It’s an interesting thing, perception. Sometimes you want it good and sometimes you want it bad. In no more earnest truth does this play out than in the perceptions created about Africa. For the great majority of aid groups in Africa, the best perception is what I call an “evolving bad”. Basically, if it were to ever seem good, they would lose funding. If it seemed too bad then again, they would lose funding as people would think that group’s mission as being pointless. But, if you are able to give examples of individuals whose lives get better because of your program while in what is to be perceived as a completely hopeless country (or hell, continent) then you are doing good. You are evolving a bad environment. Yeah, this is cynical, but given the history of 50+ years of aid money in Africa, I don’t really have much of a problem stating this.
But the real reason that I bring this up is because of perception in how it relates to business. To date, business has never wanted Africa to be perceived in a good light. It’s was just easier to paint the place as a den of thieves and warlords ready to steal from you if you were to try and invest somewhere in the continent. This has served most businesses well as it allowed those with Colonial ties to rape the mineral resources. People stay out of Africa and it’s innovators are ignored. No competition. No new markets. Business likes that.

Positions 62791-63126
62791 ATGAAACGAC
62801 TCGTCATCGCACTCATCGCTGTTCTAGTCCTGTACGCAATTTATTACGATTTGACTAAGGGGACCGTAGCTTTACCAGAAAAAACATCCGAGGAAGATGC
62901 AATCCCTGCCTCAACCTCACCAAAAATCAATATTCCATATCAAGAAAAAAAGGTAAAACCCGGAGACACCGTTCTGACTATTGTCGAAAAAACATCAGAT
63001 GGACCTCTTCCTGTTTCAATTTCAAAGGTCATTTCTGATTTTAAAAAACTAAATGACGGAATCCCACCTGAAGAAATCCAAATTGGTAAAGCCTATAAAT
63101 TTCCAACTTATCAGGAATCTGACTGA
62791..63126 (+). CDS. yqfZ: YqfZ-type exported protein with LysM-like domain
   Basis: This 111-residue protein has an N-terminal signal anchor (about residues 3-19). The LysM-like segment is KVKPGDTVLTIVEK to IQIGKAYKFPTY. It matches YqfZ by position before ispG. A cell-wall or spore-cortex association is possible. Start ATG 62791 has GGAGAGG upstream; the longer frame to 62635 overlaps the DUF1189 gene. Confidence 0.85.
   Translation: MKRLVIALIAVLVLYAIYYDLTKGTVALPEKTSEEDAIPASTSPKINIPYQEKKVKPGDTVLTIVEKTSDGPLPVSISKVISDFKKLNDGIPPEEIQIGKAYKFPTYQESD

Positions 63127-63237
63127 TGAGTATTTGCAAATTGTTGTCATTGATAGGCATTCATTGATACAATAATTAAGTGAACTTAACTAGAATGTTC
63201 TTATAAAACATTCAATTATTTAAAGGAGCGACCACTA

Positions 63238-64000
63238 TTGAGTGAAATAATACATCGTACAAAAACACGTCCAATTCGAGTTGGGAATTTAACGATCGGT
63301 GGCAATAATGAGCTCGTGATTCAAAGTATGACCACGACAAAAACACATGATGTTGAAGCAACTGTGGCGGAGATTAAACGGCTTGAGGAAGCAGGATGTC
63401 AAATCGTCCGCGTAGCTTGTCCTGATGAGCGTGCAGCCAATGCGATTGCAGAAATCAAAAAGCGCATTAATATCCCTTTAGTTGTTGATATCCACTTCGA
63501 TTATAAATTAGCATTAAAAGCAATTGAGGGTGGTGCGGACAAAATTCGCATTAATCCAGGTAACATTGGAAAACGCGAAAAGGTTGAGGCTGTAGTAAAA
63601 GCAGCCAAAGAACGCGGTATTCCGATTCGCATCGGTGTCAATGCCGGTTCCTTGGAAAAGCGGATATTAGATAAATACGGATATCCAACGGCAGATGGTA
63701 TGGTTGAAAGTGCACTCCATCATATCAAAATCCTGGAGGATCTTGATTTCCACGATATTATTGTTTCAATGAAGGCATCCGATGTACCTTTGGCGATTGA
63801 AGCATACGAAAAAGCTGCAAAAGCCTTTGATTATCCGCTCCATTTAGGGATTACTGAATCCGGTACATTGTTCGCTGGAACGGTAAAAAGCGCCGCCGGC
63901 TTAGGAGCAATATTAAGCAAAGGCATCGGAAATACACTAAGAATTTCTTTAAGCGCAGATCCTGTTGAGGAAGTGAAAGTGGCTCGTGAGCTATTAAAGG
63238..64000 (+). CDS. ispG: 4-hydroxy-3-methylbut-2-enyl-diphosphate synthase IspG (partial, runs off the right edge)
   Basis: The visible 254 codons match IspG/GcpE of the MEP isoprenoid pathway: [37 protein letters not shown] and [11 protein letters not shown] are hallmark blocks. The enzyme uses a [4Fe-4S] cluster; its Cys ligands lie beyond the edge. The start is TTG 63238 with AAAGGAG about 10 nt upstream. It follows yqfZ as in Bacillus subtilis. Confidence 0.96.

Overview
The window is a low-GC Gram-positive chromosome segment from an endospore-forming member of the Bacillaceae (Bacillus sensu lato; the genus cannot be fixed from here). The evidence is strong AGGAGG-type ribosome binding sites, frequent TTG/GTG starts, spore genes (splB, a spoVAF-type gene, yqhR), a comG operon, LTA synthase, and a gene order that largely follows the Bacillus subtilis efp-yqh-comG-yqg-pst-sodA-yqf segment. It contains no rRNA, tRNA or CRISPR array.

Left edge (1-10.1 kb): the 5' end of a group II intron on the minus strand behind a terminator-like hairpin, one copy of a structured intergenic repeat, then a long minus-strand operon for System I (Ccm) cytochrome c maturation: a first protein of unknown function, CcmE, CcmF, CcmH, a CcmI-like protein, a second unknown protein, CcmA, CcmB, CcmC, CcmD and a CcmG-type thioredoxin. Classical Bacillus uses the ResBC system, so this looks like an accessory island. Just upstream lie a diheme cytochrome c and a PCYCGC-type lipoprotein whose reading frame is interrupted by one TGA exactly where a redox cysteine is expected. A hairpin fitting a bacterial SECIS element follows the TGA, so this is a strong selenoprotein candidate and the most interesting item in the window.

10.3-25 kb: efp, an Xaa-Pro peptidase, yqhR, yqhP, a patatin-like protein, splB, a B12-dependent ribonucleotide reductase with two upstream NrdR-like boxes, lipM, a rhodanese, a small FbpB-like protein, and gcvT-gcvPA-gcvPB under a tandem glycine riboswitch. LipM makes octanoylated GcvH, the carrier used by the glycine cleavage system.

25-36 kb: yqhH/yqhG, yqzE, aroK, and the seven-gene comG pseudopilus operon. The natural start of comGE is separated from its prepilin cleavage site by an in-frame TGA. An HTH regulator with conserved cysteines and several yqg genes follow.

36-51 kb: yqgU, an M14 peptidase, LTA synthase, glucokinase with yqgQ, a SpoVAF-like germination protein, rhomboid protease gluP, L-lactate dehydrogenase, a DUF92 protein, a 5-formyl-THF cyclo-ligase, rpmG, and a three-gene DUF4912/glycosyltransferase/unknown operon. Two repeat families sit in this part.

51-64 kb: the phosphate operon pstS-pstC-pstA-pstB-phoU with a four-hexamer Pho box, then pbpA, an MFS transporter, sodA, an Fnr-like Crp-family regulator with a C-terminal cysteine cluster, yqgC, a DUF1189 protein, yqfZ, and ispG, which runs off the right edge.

There has come about a problem though, which is all this new cable in the East as well as in the West of the continent. Damned if it isn’t giving Africans access to the world for once. Then there are reports from the very respected (in the US) Forrester Research which come out showing that one of the main growth regions for internet users will be Africa. Then there are fellows making things like Maker Faire Africa happen. Also, the barcamps.
Well, this is a all a problem for business. It’s change and business has a problem with change. The only thing to do is to suddenly shift the perception. Now, Africa is hot. There are innovators there. Google wants in. Microsoft wants in. Africa is where it’s at and this is understandable given that most of the economies of the world are depressed currently.
I’m rather curious how this is going to play out with the negative perception from aid (as well as duplicitous governments) going up against the positive, developing perception of business. It’s been happening for some time obviously, but it really is all this new connectivity that will make the change where we’ll be seeing a message such as “There was widespread fighting in southern Uganda today.” fighting for the headlines of, “Google has opened up a new incubator in southern Uganda today to harness coding prowess of local talent.” to hopefully even, “Ghanaian firm, HyperRail buys a majority holding in troubled firm, Eurostar.” It’s all about the control of perception.